Classic Mods And Old GTA Games Didn’t Need To Die For These Unfinished Remakes

Classic Mods And Old GTA Games Didn’t Need To Die For These Unfinished Remakes
Screenshot: Rockstar Games

After months of rumours, speculation, leaks, and teasers, Rockstar finally released the remastered Grand Theft Auto: The Trilogy – Definitive Edition collection yesterday. It landed with a thud as players encountered and documented countless visual bugs, gameplay glitches, and odd changes to models and textures. Even viewed in a vacuum, this state of affairs is disappointing, especially considering the $US60 ($82) price tag attached to the collection. But looking at the bigger picture, it gets even worse. These busted remasters seemingly led to the removal of a ton of classic GTA mods, and the original versions of GTA III, Vice City, and San Andreas. With that context added, it becomes a much more frustrating situation, and one which likely doesn’t have a happy ending.

Before Rockstar officially announced the GTA remasters, fans speculated about them for months due to random leakers and insiders on various forums hinting about their possible existence. Around this same time in the summer of 2021, Rockstar and Take-Two Interactive began targeting and removing mods that were related to the classic PS2 games, including popular mods like Vice Cry, which ported Vice City to the GTA V engine. The companies also sued the devs behind a project aiming to release the reverse-engineered source code for Vice City and GTA III, which would have allowed folks to more easily port and tweak these older games.

And because fans had already been speculating that GTA remasters were in the works, and all of these mods were related to those games — often improving them or making them easier to play — many connected the dots and concluded that Take-Two Interactive was clearing the runway ahead of its own official remakes. However, Take-Two and Rockstar have yet to confirm why any of the mods or fan projects were sent DMCA takedowns or lawsuits.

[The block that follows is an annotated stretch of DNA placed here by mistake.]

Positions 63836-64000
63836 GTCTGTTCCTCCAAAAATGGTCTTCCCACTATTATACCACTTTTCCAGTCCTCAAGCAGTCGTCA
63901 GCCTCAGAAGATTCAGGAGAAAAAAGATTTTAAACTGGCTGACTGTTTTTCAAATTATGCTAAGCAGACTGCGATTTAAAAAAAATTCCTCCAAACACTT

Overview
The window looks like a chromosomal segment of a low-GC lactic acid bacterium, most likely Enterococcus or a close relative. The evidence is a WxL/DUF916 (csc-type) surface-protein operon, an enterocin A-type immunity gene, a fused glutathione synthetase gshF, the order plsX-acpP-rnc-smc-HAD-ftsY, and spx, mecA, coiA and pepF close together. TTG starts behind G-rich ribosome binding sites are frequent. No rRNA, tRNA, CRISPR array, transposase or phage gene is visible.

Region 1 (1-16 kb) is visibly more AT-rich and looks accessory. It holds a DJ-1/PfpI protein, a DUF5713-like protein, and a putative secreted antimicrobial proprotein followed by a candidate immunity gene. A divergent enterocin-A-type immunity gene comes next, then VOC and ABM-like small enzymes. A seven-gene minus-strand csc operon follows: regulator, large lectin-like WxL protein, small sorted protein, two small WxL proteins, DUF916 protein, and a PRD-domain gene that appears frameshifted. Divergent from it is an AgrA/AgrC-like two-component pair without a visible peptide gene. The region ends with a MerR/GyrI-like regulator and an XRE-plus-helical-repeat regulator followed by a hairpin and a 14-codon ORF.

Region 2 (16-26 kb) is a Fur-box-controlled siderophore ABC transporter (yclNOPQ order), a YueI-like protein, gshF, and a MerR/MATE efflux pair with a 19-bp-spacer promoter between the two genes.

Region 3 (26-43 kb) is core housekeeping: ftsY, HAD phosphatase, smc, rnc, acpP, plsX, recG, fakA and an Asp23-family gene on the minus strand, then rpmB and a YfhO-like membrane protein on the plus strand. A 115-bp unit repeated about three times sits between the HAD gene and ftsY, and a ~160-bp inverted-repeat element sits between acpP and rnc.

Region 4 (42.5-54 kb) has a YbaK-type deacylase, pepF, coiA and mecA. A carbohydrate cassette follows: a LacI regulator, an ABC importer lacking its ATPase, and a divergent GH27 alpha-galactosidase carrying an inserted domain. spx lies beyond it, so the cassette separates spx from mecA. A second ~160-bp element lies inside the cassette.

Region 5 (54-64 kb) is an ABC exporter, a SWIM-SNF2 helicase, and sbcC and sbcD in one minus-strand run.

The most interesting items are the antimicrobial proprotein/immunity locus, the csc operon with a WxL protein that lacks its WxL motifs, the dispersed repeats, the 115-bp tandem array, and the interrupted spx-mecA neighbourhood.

The reasons why didn’t matter to some modders, as many began removing old content or shutting down mods out of fear of legal threats and attacks from Take-Two. In September, shortly after Kotaku reported that Rockstar was indeed developing GTA remasters, the devs behind GTA Underground killed the mod after six years, citing increased “hostility towards the modding community” as well as “imminent danger to our mental and financial well-being.”

As you might expect, modders were furious with Rockstar and Take-Two for attacking mods and fan creators after years and years of letting them tinker with classic GTA games. Many expressed frustration that, after helping to keep games like GTA III playable and popular after 20 years, Rockstar didn’t reach out to modders to ask for help or support with the remasters, but instead lashed out using lawyers and legal notices. It rubbed many the wrong way.

On top of all of this, Rockstar also made the decision to remove the original GTA games from console and PC storefronts, with little warning and no assurance that these classics will ever return. So fans and the GTA community are left with these remasters and not much else. Considering the sorry state of these remasters, many are hoping that modders might once again save the day with free labour and passion. However, that might not happen either, after all the legal issues and takedowns over the past year.

Now, in the wake of the disastrous launch of the Definitive Edition Trilogy, many of the GTA modders I spoke to seemed mostly uninterested in the remakes, beyond sharing silly bugs and glitches on Twitter.

Popular GTA modder Silent, known for his wonderful patches that fix and improve the classic GTA games, told me that he doesn’t “care much” about the remakes, but was happy to see the backlash online. “I think it’s a good thing that it seems like Rockstar may finally be reaching the point where *a lot* of people are fed up with their actions.”